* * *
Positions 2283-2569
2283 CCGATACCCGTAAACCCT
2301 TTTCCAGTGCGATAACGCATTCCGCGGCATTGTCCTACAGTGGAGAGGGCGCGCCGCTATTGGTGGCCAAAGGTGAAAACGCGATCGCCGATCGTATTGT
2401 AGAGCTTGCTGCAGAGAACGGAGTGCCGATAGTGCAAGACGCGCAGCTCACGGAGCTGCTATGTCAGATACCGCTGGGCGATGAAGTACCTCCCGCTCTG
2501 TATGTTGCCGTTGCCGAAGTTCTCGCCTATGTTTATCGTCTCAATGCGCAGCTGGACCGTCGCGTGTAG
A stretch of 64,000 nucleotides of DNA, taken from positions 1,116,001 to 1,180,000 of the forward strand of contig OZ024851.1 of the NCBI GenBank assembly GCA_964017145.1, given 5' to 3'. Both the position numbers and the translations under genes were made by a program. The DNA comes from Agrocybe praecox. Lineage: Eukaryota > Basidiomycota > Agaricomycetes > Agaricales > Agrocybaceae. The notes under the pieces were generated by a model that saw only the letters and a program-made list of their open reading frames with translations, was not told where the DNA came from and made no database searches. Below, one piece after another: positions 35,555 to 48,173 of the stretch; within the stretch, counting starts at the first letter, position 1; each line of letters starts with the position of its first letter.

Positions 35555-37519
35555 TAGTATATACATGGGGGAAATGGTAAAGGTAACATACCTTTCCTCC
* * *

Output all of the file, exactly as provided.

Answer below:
Positions 2283-2569
2283 CCGATACCCGTAAACCCT
2301 TTTCCAGTGCGATAACGCATTCCGCGGCATTGTCCTACAGTGGAGAGGGCGCGCCGCTATTGGTGGCCAAAGGTGAAAACGCGATCGCCGATCGTATTGT
2401 AGAGCTTGCTGCAGAGAACGGAGTGCCGATAGTGCAAGACGCGCAGCTCACGGAGCTGCTATGTCAGATACCGCTGGGCGATGAAGTACCTCCCGCTCTG
2501 TATGTTGCCGTTGCCGAAGTTCTCGCCTATGTTTATCGTCTCAATGCGCAGCTGGACCGTCGCGTGTAG
A stretch of 64,000 nucleotides of DNA, taken from positions 1,116,001 to 1,180,000 of the forward strand of contig OZ024851.1 of the NCBI GenBank assembly GCA_964017145.1, given 5' to 3'. Both the position numbers and the translations under genes were made by a program. The DNA comes from Agrocybe praecox. Lineage: Eukaryota > Basidiomycota > Agaricomycetes > Agaricales > Agrocybaceae. The notes under the pieces were generated by a model that saw only the letters and a program-made list of their open reading frames with translations, was not told where the DNA came from and made no database searches. Below, one piece after another: positions 35,555 to 48,173 of the stretch; within the stretch, counting starts at the first letter, position 1; each line of letters starts with the position of its first letter.

Positions 35555-37519
35555 TAGTATATACATGGGGGAAATGGTAAAGGTAACATACCTTTCCTCC